- A reduced course of trastuzumab treatment protects as well as longer therapy.
Why this matters
- Trastuzumab is associated with cardiotoxicity.
- A shorter course could reduce costs as well.
- After 5 years, 89.4% of women treated for 6 months achieved disease-free survival (DFS).
- After 5 years, 89.8% of women treated for 12 months achieved DFS.
- The difference fell well within the prespecified margins for noninferiority (P=.01).
- The incidence of cardiotoxicity was decreased by 50% among those treated for 6 months.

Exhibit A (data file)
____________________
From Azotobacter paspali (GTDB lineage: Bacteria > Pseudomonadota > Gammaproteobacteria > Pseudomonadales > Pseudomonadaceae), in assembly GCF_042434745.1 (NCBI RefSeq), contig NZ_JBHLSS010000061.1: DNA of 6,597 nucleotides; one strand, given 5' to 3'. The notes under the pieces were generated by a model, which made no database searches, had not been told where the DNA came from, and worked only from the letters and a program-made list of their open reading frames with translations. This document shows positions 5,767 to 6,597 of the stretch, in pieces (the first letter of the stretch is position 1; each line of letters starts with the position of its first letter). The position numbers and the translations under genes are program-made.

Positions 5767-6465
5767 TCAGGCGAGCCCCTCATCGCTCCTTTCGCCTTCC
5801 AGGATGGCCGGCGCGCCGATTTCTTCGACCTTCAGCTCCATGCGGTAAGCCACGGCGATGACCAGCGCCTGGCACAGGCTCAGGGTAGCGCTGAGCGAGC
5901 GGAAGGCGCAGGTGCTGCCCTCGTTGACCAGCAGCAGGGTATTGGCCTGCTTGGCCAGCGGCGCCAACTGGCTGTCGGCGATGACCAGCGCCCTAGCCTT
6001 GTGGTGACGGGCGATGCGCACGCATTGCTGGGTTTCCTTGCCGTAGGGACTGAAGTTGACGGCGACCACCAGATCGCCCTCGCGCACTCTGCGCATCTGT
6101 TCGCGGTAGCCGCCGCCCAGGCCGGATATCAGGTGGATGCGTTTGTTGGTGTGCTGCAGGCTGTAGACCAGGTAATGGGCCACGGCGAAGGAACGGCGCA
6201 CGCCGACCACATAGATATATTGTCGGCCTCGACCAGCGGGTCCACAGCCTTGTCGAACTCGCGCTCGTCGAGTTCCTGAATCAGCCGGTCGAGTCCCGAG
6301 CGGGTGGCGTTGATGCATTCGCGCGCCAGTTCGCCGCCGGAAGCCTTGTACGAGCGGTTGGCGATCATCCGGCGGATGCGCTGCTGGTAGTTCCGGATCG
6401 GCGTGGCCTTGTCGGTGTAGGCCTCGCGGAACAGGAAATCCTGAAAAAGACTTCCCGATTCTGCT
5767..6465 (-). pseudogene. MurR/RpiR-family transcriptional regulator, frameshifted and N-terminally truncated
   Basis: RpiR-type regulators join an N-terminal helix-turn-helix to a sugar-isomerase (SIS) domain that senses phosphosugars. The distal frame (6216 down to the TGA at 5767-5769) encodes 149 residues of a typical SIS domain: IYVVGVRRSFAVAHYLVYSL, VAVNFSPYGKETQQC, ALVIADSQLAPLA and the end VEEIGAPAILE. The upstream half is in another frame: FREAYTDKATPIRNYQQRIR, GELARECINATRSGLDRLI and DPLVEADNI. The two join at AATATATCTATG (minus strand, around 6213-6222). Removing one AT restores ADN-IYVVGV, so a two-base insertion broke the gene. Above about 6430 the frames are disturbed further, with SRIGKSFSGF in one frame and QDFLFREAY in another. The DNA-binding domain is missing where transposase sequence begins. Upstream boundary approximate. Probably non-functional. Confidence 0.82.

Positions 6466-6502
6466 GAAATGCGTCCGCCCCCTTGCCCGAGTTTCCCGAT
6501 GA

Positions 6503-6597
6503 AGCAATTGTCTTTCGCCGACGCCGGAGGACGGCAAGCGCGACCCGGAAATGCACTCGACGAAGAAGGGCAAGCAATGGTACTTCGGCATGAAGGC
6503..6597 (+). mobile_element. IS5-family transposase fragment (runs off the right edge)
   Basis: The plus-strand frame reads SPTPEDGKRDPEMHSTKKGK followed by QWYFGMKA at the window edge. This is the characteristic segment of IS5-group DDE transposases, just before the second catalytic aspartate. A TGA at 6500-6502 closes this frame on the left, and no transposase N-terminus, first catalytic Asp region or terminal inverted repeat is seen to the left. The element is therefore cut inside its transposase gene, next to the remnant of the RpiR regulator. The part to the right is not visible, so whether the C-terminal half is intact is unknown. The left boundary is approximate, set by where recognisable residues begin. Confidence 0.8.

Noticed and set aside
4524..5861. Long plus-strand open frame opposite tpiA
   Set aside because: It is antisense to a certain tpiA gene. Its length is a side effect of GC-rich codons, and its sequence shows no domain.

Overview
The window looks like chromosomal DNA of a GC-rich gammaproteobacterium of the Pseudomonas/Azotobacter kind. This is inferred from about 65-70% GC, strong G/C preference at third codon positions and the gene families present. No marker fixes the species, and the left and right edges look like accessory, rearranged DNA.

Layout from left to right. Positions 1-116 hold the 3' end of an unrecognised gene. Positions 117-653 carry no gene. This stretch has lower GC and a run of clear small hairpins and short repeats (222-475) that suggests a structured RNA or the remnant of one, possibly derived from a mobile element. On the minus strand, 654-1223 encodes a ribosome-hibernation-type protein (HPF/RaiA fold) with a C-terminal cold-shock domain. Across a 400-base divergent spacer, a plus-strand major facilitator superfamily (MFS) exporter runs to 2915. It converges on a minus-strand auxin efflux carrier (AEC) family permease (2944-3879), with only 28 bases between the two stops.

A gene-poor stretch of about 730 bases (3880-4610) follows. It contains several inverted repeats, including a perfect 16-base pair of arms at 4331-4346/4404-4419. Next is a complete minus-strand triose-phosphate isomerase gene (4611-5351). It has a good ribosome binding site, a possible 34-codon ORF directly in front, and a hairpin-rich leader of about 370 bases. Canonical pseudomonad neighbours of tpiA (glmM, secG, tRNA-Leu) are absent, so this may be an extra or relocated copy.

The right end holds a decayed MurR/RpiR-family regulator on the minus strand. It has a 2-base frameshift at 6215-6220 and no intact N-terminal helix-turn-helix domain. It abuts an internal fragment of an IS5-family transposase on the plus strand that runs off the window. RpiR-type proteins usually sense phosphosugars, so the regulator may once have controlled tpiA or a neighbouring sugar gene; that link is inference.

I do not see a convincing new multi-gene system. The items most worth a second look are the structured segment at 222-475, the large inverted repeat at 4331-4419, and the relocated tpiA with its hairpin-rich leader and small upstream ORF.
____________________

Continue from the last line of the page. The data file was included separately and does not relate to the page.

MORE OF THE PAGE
- The phase 3 noninferiority trial enrolled women who were HER2-positive and were diagnosed with early-stage breast cancer.
- The researchers assigned 2045 women to receive 12 months of therapy with trastuzumab.
- The researchers assigned 2043 women to receive 6 months of therapy with trastuzumab.
- The trial lasted for 5 years, which may be too short to fully evaluate breast cancer recurrence.
- "By reducing treatment by half, we are able to cut down on the numbers of people who had to stop treatment due to cardiotoxicity, and there may be a reduction in costs as well." Bruce Johnson, MD, president of the American Society of Clinical Oncology, who was not part of the research team.